The S locus-linked Primula homeotic mutant sepaloid shows characteristics of a B-function mutant but does not result from mutation in a B-function gene

Jinhong Li, Margaret Webster, Brigitta Dudas, Holly Cook, Iain Manfield, Brendan Davies, Philip M. Gilmartin

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Floral homeotic and flower development mutants of Primula, including double, Hose in Hose, Jack in the Green and Split Perianth, have been cultivated since the late 1500s as ornamental plants but until recently have attracted limited scientific attention. Here we describe the characterization of a new mutant phenotype, sepaloid, that produces flowers comprising only sepals and carpels. The sepaloid mutation is recessive, and is linked to the S locus that controls floral heteromorphy. The phenotype shows developmental variability, with flowers containing three whorls of sepals surrounding fertile carpels, two whorls of sepals with a diminished third whorl of sepals surrounding a fourth whorl of carpels, or three whorls of sepals surrounding abnormal carpels. In some respects, these phenotypes resemble the Arabidopsis and Antirrhinum homeotic B-function mutants apetala3/deficiens (ap3/def) and pistillata/globosa (pi/glo). We have isolated the Primula vulgaris B-function genes PvDEFICIENS (PvDEF) and PvGLOBOSA (PvGLO), expression of both of which is affected in the sepaloid mutant. PvGLO, like sepaloid, is linked to the S locus, whereas PvDEF is not. However, our analyses reveal that sepaloid and PvGLO represent different genes. We conclude that SEPALOID is an S-linked independent regulator of floral organ identity genes including PvDEF and PvGLO.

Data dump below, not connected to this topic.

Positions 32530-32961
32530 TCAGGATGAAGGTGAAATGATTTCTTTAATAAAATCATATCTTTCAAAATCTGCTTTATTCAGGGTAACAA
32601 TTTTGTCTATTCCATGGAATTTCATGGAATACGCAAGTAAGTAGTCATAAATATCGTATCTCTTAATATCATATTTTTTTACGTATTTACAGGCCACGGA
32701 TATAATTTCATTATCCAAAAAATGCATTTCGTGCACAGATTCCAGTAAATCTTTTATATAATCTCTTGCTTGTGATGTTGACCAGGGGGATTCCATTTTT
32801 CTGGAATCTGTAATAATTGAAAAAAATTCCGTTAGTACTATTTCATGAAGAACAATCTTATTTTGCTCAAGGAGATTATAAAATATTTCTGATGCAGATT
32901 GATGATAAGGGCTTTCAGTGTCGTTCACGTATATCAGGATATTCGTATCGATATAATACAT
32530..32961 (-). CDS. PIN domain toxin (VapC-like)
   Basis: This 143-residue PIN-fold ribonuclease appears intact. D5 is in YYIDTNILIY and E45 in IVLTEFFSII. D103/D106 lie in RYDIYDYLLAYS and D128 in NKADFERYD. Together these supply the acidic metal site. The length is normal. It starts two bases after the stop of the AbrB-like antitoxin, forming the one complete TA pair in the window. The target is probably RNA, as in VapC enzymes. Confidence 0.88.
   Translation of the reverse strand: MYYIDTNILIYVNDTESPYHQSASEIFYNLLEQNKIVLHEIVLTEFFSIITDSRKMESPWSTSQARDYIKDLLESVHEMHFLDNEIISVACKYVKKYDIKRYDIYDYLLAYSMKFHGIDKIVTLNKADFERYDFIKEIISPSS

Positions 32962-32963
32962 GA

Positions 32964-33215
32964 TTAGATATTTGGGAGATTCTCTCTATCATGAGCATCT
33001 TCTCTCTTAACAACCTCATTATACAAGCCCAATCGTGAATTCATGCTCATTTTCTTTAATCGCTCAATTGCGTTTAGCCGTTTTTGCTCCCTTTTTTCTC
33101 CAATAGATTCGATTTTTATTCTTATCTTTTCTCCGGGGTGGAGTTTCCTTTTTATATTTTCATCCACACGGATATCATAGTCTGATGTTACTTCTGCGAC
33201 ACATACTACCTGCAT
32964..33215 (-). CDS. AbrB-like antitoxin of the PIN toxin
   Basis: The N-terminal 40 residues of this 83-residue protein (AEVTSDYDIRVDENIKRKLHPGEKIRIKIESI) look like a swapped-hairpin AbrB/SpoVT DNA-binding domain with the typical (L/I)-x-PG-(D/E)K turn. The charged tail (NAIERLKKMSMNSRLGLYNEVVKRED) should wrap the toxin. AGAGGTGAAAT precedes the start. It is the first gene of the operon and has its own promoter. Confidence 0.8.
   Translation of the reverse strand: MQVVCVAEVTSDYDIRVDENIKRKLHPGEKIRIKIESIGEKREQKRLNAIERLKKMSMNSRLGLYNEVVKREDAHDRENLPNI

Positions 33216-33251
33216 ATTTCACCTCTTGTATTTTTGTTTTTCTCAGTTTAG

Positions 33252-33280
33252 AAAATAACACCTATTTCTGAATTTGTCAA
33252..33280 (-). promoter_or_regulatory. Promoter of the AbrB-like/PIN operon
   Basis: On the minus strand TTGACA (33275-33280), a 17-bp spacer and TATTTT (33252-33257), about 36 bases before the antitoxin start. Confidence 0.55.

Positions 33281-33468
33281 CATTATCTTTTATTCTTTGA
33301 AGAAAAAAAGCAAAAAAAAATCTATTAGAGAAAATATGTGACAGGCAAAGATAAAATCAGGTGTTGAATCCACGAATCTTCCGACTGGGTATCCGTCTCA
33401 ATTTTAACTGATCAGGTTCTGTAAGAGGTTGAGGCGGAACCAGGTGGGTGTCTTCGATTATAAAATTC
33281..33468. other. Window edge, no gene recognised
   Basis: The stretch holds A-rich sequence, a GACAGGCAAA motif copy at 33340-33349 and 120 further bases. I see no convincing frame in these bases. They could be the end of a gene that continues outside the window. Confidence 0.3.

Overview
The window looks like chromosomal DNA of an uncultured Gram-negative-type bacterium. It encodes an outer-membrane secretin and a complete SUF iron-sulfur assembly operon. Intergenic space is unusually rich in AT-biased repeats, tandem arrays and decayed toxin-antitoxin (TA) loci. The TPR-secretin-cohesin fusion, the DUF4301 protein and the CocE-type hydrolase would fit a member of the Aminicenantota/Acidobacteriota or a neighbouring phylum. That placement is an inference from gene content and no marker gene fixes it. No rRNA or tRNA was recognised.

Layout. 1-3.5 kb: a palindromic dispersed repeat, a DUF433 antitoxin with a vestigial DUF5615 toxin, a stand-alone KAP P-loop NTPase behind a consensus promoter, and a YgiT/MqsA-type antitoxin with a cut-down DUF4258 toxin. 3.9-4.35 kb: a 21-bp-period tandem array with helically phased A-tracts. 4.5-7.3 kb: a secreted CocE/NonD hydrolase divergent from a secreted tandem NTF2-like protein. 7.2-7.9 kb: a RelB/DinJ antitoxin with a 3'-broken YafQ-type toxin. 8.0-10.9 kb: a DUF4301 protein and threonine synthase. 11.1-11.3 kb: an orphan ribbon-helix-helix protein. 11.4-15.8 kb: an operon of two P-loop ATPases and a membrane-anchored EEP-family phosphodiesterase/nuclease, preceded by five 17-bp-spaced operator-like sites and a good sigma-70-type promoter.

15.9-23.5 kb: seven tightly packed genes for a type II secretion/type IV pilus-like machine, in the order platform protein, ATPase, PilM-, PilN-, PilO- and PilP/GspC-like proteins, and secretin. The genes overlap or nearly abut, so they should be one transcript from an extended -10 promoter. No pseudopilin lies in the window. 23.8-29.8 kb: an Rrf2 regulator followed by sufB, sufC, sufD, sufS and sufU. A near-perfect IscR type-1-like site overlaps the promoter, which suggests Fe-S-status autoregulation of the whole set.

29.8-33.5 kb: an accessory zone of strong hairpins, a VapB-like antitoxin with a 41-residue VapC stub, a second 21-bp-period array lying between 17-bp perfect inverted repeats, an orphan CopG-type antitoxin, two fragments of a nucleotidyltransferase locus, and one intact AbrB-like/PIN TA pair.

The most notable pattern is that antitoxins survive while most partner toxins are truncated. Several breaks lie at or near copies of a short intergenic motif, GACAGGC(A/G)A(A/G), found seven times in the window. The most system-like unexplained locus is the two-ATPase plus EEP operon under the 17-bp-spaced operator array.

Original languageEnglish
Pages (from-to)1-12
Number of pages12
JournalThe Plant Journal
Issue number1
Publication statusPublished - 1 Oct 2008


  • heteromorphy
  • homeotic
  • flower development
  • sepaloid
  • S locus

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